They booked the Bridle suite for four days. During that time, the waiters reported back that Mrs. Levine ate her way through mounds of food while Mr. Levine listened to Glenn Miller on the radio. The housemaids told me their bed was never made. One said, with eyes wide with remembrance of the sight, no doubt, that one morning she let herself in only to find Mr. and Mrs. Levine in bed making love and stopping every now and then for Mr. Levine to slip a piece of candy into Mrs. Levine’s mouth!” Mr. Paige grunted heartily at the recollection of that conversation and laughed out loud as he recalled what must have been an astonished look on the maid’s face. I laughed too trying to envision this comical sight. Before he could continue, I blurted out in a girlish giggle, “Oh, c’mon now, James. Are you telling me that their entire honeymoon was spent in their rooms? What about the Falls? Didn’t they at least go see them?” I started to imagine Phil and Ida Levine strolling along the promenade. Her with a fist full of goodies and him jitterbugging to Glenn Miller. The scene was hysterical.
James Paige nodded suppressing his own grunt at my question. “Yes, that’s exactly so!” “Tell me, did they ever come back?” I asked. He smiled now and nodded again.” Oh, of course they did. It was just after the war. Phil returned from France, and he and Ida made a beeline for the Niagara. Their specific purpose was to procreate a little Phil in the Bridal Suite. “ “And…?”I craned forward, “ I later found out that little Lydia Levine was born exactly nine months after their visit to us. And we’ve kept in touch over the years. In fact, Lydia spent her honeymoon here a few years ago in the Bridal suite.”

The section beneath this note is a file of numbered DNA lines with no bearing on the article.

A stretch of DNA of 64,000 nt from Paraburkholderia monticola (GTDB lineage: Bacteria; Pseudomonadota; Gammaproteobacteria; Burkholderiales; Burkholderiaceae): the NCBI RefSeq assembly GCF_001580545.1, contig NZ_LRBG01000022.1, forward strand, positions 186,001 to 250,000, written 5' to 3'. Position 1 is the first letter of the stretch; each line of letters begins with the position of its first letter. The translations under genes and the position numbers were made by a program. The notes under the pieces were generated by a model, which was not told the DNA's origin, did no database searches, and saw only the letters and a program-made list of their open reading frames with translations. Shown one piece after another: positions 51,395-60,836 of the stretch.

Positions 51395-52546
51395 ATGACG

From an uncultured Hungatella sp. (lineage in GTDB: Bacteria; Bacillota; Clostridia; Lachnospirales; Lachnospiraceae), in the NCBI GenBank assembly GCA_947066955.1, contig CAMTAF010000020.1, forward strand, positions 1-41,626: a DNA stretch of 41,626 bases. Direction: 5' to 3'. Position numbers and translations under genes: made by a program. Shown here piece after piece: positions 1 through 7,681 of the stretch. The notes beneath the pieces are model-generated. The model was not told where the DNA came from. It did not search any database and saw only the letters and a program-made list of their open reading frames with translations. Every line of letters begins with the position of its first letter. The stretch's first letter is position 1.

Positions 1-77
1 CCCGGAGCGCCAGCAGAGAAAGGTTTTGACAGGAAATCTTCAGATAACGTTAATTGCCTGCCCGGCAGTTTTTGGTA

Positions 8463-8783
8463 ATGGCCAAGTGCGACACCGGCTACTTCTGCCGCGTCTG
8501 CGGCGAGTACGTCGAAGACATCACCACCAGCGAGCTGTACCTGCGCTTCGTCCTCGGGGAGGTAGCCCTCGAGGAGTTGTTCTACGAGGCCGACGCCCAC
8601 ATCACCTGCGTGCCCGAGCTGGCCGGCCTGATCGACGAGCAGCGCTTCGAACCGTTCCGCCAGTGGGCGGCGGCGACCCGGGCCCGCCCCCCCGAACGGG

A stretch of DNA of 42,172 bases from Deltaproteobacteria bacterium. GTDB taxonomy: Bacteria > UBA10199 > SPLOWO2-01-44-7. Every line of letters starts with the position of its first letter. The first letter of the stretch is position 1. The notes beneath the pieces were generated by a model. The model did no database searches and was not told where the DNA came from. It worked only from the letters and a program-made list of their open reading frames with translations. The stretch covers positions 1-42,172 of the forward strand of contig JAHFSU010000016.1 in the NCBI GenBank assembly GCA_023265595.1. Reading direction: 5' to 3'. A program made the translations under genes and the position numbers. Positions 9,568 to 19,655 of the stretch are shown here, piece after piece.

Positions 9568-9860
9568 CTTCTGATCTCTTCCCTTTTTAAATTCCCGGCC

I envied this man whose life impacted on hundreds of people at the happiest moment of their lives. I had no problem envisioning his handsome face sixty years younger greeting these kids as they approached the check in desk, while hoping not to appear too anxious to be alone their first night. I could imagine his demeanor; perfect, neither aloof or too intruding, but with just the right amount of concern that indicated to the couple that his fondest wish was to make their honeymoon as memorable as possible. I could well understand why they continued to return to see the old man who still exuded Old World charm that seems to have disappeared of late and replaced by boorish behavior that reduced any element of romance to vulgarity. Perhaps that’s why I’ve never been successful in any relationship I’ve had. I guess I’ve realized this glaring fact that appears to be lost on everyone I come in contact with. As if James Paige was reading my mind, he tapped my hand and said, “Would you like to hear another story of true love?’ He smiled benignly and settled back in his chair. I gave him a thin wan smile, nodded, and clicked on the tape recorder.